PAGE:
Opportunities for Improving Health Care Quality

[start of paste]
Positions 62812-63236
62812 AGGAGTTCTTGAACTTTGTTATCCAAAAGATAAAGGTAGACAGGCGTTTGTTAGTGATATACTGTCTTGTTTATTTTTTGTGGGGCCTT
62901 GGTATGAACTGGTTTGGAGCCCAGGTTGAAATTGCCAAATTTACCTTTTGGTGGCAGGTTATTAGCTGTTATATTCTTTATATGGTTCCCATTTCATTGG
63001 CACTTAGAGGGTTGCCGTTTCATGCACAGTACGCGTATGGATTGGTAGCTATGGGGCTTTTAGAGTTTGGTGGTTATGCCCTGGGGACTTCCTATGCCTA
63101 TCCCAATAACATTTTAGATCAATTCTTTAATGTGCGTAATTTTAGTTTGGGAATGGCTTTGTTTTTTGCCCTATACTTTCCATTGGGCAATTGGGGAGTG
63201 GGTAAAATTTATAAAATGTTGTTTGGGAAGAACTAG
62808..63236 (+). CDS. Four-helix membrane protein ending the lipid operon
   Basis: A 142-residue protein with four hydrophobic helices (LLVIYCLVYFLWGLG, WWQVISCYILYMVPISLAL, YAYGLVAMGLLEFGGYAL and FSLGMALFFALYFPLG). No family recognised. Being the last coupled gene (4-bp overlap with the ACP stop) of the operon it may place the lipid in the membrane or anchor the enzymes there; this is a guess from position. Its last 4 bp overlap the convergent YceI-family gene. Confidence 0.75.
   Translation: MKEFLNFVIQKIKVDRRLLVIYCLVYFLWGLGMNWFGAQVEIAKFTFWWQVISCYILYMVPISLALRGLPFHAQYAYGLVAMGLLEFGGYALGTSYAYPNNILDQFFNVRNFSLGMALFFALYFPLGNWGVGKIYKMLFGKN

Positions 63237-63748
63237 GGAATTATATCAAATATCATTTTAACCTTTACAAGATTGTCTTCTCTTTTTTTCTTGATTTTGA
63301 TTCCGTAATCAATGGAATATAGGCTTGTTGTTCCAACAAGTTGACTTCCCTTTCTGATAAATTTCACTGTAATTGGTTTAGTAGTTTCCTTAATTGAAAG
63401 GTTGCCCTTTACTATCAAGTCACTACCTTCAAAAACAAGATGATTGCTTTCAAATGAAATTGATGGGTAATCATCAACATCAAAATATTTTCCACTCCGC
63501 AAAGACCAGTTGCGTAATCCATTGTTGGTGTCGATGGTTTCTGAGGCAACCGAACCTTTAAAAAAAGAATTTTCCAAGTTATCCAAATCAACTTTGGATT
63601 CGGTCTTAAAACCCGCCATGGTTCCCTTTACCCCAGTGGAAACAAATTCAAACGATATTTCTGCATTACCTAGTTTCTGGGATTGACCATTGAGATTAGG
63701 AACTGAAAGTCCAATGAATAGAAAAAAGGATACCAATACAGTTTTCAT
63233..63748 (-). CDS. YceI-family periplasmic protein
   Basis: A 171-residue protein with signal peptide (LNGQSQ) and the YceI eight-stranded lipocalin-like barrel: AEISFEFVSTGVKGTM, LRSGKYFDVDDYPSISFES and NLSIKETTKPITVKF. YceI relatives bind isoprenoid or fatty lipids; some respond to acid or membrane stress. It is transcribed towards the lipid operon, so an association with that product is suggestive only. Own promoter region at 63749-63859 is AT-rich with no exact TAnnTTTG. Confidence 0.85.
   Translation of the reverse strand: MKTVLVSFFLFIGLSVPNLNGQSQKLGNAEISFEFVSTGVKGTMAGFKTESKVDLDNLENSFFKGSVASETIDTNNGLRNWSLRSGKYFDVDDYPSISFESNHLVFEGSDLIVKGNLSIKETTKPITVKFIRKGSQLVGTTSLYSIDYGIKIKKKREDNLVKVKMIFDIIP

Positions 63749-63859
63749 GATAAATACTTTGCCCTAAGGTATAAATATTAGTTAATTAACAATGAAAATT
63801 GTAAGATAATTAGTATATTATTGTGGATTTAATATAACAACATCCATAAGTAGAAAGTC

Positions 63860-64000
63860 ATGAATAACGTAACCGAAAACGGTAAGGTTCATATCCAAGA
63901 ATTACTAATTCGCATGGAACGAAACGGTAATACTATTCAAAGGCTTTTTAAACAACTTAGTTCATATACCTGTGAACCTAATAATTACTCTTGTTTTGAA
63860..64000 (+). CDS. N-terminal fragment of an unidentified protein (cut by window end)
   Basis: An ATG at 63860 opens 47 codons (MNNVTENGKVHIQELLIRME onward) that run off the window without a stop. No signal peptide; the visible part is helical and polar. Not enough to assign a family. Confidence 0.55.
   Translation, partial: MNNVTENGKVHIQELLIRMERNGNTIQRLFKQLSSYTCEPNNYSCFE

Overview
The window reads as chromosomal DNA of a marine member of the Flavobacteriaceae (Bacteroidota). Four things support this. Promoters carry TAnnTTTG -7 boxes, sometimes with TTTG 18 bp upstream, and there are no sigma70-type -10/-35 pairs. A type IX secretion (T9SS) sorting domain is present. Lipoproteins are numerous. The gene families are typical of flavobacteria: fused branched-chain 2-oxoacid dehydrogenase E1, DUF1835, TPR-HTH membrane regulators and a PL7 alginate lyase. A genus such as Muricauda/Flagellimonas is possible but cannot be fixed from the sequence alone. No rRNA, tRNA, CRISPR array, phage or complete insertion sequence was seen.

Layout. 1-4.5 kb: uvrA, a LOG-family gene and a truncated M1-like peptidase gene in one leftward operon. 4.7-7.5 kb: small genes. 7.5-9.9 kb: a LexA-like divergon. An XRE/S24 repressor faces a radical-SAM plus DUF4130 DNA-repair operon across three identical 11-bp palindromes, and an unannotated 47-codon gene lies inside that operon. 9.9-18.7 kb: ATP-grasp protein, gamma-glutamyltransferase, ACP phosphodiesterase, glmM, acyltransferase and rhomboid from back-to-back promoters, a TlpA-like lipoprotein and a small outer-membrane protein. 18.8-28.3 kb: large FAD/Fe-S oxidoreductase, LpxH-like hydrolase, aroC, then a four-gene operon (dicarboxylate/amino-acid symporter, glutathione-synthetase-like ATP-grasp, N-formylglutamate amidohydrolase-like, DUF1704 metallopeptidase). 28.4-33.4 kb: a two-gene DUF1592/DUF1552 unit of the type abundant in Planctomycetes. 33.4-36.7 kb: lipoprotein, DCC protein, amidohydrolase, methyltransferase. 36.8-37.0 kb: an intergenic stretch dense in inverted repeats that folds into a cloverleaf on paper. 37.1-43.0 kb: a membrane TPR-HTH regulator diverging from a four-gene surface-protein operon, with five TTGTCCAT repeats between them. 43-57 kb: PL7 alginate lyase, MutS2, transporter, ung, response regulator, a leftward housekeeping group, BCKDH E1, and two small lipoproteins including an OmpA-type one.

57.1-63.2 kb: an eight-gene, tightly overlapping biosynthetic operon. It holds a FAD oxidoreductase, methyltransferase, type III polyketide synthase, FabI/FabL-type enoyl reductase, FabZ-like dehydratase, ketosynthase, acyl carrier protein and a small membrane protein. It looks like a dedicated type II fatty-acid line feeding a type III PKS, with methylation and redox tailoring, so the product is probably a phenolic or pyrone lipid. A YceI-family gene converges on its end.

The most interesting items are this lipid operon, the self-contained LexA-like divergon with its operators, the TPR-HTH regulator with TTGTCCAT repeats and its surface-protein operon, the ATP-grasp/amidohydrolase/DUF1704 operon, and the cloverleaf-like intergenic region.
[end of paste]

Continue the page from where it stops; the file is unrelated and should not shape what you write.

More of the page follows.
We’ve made a lot of progress to support better quality care in recent years. Building on bipartisan legislation and support from the Congress, Medicare has established quality reporting systems for providers. There is more activity than ever around the development of quality measures, thanks to private organizations like the American Medical Association’s Physician Consortium for Performance Improvement (PCPI) and the National Committee for Quality Assurance, as well as public support and initiatives in the Centers for Medicare and Medicaid Services (CMS) and the Agency for Healthcare Research and Quality (AHRQ). The National Quality Forum (NQF) has taken important steps including assisting with the prioritization of measures for development and implementation, and especially in “endorsing” quality measures to promote the consistent use of meaningful, well-understood measures.